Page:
We have all heard of the World’s Fair, and I think most of us know about the big push between nations to have it held in their country. After World War II, the United States didn’t get to host the World’s Fair until April 21, 1962. I think that most of us knows of the Seattle Space Needle, and I think that most adults know that it was a part of the World’s Fair, also known as the Century 21 Exposition. The fair ran from April 21, 1962 to October 21, 1962, in Seattle, Washington, of course.
Nearly 10 million people attended the fair in Seattle that year. So many World’s Fairs did not make a profit, but unlike the other world’s fairs of that era, Century 21 did make a profit. After the expedition, Seattle was left with a fairground and many public buildings and public works. It really revitalized Seattle’s economic and cultural life. The Space Needle was built there, of course, and the Alweg monorail, as well as several sports venues…Washington State Coliseum, now Key Arena and performing arts buildings…the Playhouse, now the Cornish Playhouse. Many of these have been remodeled or replaced now, but the whole area started around the World’s Fair. The Space Needle was built to withstand wind speeds of 200 mph, double the requirements in the building code of 1962. An earthquake registering 6.8 on the Richter scale jolted the Needle enough in 2001 for water to slosh out of the toilets in the restrooms. The Space Needle will not sustain serious structural damage during earthquakes of magnitudes below 9. I think it is an amazing structure.
Since my daughter, Amy Royce and her family have moved to northern Washington, we have had the opportunity to visit the area and the Space Needle. I had been there before, but my husband, Bob had not. It doesn’t matter how many times you go up in the Space Needle, because each time is spectacular. The view is amazing, and since you can walk all the way around it, you have a different view on each side. The area is beautiful to be sure. I don’t know how often Amy and her family will get down there, now that they have moved to the Bellingham/Ferndale area, but I don’t think I would live that close without taking a trip to see a little bit of history once in a while.
There comes a time in every child’s life, when they hit that magical age…the age when they can drive by themselves. For my nephew, Weston Moore, that day has arrived. Of course, each child has to pass the driving test, and most of them do. They are so anxious to be independent, that they study as hard as they can, because they want that license. Having your own license means that you don’t have to be driven around by your parents anymore. It means that you can get a job and have your own money. It means that when you take a girl on a date, you can drive. Of course, it also means that your parents will ask you to drive your younger brother around, or go to the store, or run some other errands. It is just part of the territory. Weston has reached that age. I’m sure that he can’t wait to go and get his license. It is an exciting day for him. For the rest of us…well, that remains to be seen.
Weston is my niece Machelle Cook Moore, and her husband, Steve’s son, and like most kids his age, Weston likes to hang out with his friends, play video games, and of course, he likes girls. He likes going to dances, and is enjoying high school. Still, like most kids, he can’t wait for summer…but then I think we all feel that way. Summer for Weston brings camping in the Big Horns with his family and cousins. Weston also helps out his grandparents with their lawn and such. Now that he has turned 16, I wonder if he will still be able to do that. If he gets a job, he may not have time to mow the lawn as often. I suppose that job will be passed down to his little brother, Easton. Time will tell.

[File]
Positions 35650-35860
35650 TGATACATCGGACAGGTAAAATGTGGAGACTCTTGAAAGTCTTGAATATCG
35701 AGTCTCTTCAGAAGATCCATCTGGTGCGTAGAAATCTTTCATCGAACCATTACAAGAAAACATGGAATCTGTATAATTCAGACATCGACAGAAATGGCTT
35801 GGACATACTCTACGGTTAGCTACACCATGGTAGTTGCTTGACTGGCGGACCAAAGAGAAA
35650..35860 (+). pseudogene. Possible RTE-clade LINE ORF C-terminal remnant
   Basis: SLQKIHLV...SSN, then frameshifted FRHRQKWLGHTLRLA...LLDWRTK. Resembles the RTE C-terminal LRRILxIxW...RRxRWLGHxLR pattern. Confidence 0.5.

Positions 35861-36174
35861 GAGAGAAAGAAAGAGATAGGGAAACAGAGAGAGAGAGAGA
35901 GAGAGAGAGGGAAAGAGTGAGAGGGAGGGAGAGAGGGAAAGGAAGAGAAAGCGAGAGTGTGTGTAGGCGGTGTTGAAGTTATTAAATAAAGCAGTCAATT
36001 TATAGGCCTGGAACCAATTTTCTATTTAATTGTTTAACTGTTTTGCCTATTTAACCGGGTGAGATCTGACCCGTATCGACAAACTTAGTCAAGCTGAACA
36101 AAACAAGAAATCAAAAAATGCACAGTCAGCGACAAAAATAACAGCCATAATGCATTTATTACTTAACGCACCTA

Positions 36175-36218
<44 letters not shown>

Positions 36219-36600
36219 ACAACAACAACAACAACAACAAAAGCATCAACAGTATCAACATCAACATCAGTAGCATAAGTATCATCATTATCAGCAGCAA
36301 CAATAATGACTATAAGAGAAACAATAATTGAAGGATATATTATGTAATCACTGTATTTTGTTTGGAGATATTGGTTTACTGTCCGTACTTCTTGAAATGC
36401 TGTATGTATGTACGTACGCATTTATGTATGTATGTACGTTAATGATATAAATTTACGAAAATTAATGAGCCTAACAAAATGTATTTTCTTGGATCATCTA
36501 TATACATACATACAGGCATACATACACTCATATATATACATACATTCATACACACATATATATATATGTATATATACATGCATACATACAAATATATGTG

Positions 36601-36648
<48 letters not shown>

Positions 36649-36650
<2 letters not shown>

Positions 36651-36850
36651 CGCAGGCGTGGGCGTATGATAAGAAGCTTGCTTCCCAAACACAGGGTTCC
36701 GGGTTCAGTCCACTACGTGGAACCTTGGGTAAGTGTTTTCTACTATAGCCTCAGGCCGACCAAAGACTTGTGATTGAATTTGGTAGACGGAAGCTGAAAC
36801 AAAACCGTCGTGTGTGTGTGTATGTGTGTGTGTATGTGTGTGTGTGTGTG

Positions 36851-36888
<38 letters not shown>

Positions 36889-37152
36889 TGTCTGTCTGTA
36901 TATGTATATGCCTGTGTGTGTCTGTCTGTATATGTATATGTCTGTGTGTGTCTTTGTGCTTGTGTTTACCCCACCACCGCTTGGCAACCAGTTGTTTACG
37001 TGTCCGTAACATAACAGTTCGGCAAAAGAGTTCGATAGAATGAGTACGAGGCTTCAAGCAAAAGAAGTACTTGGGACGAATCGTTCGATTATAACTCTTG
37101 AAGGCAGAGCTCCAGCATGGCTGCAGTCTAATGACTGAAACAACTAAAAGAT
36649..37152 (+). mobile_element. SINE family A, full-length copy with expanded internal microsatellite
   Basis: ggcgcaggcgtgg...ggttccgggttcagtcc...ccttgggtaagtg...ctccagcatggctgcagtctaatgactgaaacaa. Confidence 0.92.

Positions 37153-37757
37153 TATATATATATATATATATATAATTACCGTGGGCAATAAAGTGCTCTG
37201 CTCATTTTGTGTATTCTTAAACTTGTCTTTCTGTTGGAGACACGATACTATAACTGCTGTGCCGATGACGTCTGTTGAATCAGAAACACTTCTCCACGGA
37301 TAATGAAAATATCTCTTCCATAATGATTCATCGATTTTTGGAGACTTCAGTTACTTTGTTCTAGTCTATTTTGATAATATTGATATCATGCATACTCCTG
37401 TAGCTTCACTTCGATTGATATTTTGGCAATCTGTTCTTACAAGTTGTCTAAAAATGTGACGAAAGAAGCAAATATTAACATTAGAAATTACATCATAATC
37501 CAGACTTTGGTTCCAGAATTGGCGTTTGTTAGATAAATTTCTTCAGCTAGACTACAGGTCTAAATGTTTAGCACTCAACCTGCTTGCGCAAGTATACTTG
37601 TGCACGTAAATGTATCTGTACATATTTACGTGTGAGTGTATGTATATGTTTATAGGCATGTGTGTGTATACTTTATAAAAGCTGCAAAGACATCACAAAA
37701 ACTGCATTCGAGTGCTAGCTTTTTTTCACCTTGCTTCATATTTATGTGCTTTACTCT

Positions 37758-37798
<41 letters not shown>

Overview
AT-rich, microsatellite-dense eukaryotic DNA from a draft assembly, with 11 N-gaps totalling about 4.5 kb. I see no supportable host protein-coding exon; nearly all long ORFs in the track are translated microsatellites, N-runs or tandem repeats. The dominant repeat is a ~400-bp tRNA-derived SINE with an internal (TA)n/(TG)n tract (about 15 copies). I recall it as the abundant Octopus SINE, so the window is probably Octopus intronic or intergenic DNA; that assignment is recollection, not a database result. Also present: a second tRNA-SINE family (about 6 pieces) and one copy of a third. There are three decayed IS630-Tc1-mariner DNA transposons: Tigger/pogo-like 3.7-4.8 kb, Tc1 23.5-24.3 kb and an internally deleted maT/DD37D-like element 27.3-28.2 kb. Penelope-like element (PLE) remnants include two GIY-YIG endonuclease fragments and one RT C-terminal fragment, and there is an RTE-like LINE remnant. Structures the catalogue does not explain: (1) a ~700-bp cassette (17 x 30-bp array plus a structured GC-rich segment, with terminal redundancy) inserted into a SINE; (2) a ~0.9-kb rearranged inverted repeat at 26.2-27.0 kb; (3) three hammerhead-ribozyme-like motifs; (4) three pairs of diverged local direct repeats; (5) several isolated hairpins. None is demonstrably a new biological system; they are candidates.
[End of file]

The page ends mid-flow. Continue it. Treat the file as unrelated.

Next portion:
Weston is a great young man, and I am amazed that he is 16 years old already. The years have flown by so quickly. Before long, he will be graduating from high school and going on to college, or a career, and then marriage and children of his own. I know we will be shocked at how quickly the time flew by then too. Nevertheless, that day is down the road a little bit yet. Today is Weston’s 16th birthday. Happy birthday Weston!! Have a great day!! We love you!!
My sister-in-law, Debbie Schulenberg Cook, is a woman of many talents. Over the years she has made clothing for her girls, Machelle Cook Moore and Susan Cook Griffith, including Machelle’s wedding dress. She made lots of other clothes for them through the years too. One thing that I never really had the patience for, was sewing, but Debbie was quite good at it. She sewed most of her own clothes too. I always thought it would be nice to be able to do that, but it just wasn’t going to be something I would master, and my shoulders just couldn’t stand the aching I got when I sewed, so it was what it was.
Debbie took up cross stitch, and made many pretty things to give away and sell at the craft fairs that she, my sister-in-law, Brenda, and my parents-in-law used to participate in. Now cross stitch was something I could sink my teeth into, but I didn’t ever get involved in the craft fairs, because by then, Bob and I were bowling seven days a week…fanatical, absolutely. Nevertheless, they all did pretty well with the craft fairs, and very much anticipated each one with joy. I know that the people who bought the items they sold were very pleased with them, but I think the gifts she made especially for one family member or another were the very best, because of all the love that went into them. Something that is made with love is always a keepsake.
After her dad’s passing, almost three years ago, and after we had to place her mother in a nursing home due to Alzheimer’s Disease, we decided to take the clothes that didn’t go to the nursing home, and any material he mom had left, and make quilts for everyone. Debbie single handedly took on the task of making quilts for the grandchildren. It was a huge undertaking, because there are eight grandchildren, and ten great grandchildren. Debbie did a wonderful job on those quilts, and they are something the grandchildren and great grandchildren will treasure forever, because the are from their grandparents clothing, and made with love for them by Debbie. It just doesn’t get any better than that. Today is Debbie’s birthday. Happy birthday Debbie!! Have a great day!! We love you!!